Sony Gets Touchy With Its New Family of eReaders

Sony, not wanting to be left behind in the eReader race, has revamped its range of eReaders to compete against the popular Kindle and Nook. While the updated Sony family doesn’t compete head to head on price with its sub-$150 competitors, it does have some interesting functionality which may make you take a close look.

The new Sony eReader family consists of the Sony Pocket Reader (PRS-350), the Sony Touch (PRS-650) and the Sony Daily (PRS-950). The most interesting enhancement to this family of readers is that the Pocket Reader and the Daily Reader have joined the Sony Touch with a touch sensitive display. sony 55x75k These touch sensitive screens are improvements over Sony’s previous attempts to add touch sensitivity to their displays. Not only does the screen have the latest Pearl eInk displays with 16 levels of contrast, but the new touch layer does not dull the contrast, as was the case with previous versions of the Sony Touch. With the touch display functionality, this changes the way that the reader interacts with the device. Instead of pushing a next page button you can stroke the screen to turn a page. This brings it closer to the typically way that someone would use a paper book. Interacting with the Sony eReaders can either be done with a finger or a built-in stylus. When interacting with the eReader you can use single and double tapping actions to lookup words, bookmark pages, and search through your eBooks. There is also a handy slider at the bottom of the display that you can move to change the page. With the stylus pen, you can write notes or draw images on the page that can be saved and transferred to your PC.

Another strong point with the Sony eReaders is that they support a multitude of formats. They can read ePub eBooks which is a non-propriety file format. This means that you won’t be locked into a eReader supplier if you decide that you want to change the type of eReader at a later date. The Sony eReaders also supports pdf, txt, rtf, and graphics formats, jpeg, bmp, png, and gif. The pdf format is particularly well, displayed with the eReaders zooming capacity.

Sony hasn’t neglected its content either. It has made several improvements to the Sony Reader Store which offers over 1.2 million titles. It is also expanding its titles to include local content from Italy, China, Spain, Australia, and Japan

So let’s take a closer look at the each of the Sony eReaders.

The new Sony Pocket Reader (PRS-350) is the most compact of the Sony range. Sony’s new PRS-350 measures 5.7 x 4.1 and weighs under half a pound. It comes with a price tag of $179.99, has a display size of 5″, and holds up to 1200 eBooks. On the downside, the PRS-350 price tag of $179.99 is at least $30 more than its competitors with equivalent functionality. It also is missing wireless connectivity, requiring that you connect your eReader to your computer via a USB connection. While this may not be a show stopper, some people prefer the convenience of not fussing with cables and connections. On the upside, Sony offers a state of the art display with touch sensitivity not found elsewhere on the market. If you are a tactile person, this could be the eReader for you. Another advantage is that, unlike the Kindle, Sony uses the ePub eBook format. This allows you to change easily change your reading device and keep you eBooks (unless you are changing to a Kindle). Finally, the Sony Touch with its 5′ display is smaller than the Nook and Kindle’s display size of 6′, however the device itself is noticeable more compact than its competitors with the keyboard being integrated into the touch display screen.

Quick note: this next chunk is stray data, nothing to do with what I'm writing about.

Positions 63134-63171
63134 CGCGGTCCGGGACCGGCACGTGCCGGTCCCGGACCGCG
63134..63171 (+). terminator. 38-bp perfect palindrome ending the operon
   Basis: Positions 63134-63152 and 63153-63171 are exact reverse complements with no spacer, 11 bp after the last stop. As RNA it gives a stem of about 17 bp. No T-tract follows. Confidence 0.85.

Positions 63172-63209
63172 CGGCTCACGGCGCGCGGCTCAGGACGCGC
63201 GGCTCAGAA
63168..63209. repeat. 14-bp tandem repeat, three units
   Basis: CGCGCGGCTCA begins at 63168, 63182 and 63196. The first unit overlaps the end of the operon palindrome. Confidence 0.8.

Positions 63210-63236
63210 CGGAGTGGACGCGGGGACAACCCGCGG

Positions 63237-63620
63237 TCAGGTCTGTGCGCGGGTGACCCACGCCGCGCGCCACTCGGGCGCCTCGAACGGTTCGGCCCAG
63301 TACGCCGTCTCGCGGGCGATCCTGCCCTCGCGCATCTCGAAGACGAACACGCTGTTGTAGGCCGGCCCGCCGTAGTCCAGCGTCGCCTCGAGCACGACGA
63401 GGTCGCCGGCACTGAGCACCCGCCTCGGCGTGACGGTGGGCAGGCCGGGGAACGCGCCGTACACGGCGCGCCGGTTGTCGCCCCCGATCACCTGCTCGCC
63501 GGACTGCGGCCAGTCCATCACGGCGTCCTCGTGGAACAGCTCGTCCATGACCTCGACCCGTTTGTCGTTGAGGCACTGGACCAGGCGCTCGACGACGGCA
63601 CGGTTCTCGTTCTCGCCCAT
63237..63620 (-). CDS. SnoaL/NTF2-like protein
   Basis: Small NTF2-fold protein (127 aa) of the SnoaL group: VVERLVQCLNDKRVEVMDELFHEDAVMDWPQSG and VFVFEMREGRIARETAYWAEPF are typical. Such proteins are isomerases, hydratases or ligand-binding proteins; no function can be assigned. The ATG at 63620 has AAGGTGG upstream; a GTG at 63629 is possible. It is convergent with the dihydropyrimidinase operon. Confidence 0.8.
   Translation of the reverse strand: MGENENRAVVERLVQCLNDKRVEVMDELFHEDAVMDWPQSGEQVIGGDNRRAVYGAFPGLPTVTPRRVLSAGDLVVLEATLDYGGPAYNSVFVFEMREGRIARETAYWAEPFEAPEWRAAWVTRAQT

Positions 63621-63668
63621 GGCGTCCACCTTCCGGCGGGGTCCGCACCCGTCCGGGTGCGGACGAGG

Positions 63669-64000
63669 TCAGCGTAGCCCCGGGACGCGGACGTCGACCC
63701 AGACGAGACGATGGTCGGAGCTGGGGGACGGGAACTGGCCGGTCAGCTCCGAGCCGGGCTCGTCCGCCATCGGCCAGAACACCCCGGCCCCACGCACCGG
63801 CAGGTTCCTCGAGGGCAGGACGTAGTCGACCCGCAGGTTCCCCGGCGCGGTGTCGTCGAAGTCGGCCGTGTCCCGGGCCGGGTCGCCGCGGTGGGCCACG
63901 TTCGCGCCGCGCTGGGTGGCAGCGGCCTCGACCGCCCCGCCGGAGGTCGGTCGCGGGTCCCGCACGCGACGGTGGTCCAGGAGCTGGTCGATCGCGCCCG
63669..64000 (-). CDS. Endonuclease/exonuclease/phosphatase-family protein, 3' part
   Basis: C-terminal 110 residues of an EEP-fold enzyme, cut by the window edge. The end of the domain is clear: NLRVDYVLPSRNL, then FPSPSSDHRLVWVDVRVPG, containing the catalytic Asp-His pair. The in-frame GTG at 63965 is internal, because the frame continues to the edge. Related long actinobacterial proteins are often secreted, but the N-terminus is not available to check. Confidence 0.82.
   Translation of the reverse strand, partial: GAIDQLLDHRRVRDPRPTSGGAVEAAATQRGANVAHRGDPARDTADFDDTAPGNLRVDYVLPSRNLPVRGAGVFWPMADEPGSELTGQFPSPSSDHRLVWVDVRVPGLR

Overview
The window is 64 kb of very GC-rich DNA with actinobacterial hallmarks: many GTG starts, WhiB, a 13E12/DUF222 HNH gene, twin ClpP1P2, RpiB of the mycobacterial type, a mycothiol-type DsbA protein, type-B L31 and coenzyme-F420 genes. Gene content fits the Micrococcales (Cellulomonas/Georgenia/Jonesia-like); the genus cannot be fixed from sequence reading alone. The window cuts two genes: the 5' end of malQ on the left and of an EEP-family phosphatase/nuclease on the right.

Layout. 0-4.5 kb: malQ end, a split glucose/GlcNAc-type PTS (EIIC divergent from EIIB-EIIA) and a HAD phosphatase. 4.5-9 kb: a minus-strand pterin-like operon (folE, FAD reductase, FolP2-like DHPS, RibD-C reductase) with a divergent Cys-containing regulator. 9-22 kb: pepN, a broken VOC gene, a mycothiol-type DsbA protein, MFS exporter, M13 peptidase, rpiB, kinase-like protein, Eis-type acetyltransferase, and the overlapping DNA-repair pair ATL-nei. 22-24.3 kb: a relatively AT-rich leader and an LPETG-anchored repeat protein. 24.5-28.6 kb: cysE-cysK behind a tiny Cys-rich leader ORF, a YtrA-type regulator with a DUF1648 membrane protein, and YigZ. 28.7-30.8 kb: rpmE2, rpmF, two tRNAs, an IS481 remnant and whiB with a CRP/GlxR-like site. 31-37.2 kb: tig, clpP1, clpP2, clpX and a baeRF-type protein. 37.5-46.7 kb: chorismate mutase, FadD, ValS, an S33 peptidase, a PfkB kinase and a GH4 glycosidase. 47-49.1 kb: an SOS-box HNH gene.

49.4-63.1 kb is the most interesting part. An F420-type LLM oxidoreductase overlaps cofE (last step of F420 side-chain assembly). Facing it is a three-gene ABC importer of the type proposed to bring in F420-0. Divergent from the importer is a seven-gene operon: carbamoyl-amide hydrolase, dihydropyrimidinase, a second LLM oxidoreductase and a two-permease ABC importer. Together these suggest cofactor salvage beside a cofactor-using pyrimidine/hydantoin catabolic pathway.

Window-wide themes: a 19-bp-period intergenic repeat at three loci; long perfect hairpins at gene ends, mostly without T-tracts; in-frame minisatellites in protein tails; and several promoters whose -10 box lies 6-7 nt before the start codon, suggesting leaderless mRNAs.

The Sony Touch Reader (PRS-650) is the middle sibling in the Sony family. It carries a price tag of $229.99 and like the Sony Touch can hold up to 1200 eBooks. Its display size at 6″ is the same as the Kindle and the Nook, but slightly larger than the PRS-350. Other than the larger display size, the Sony Touch Reader is very similar the Sony Pocket Reader. It comes with a touch sensitive Pearl eInk display, a keyboard integrated into the display and open source eBook compatibility. Also, when compared to the industry standards (Nook & Kindle) the absence of wireless connectivity and it’s somewhat uncompetitive higher price of $229.99 may be significant drawbacks for some consumers.

The Sony Daily Reader (PRS-950) is the only member of the eReader family with wireless capabilities. It offers built-in wi-fi and free 3g wireless access to the Sony Reader Store. The new eReader will not be available until November, and will cost $299. The Daily Reader offers a display size 7″ which may be a good compromise for people who find the Kindle & Nook’s 6″ display too small, and the Kindle DX 9.7″ display too large. With the larger display size, this will no doubt attract people who require larger format reading, such as textbooks, newspapers, etc.

Is the Sony eReader right for you? It’s clear that it won’t be the first choice for price-sensitive consumers, and there is a glaring absence of wireless connectivity with the Pocket Reader and the Touch Reader. Nevertheless, Sony’s eReaders do differentiate themselves from the rest of the field, with their touch screen capability, the way that people can interact with the device, its ePub file compatibility, and maybe the fact that some people want an eReader that is a just a little bit different

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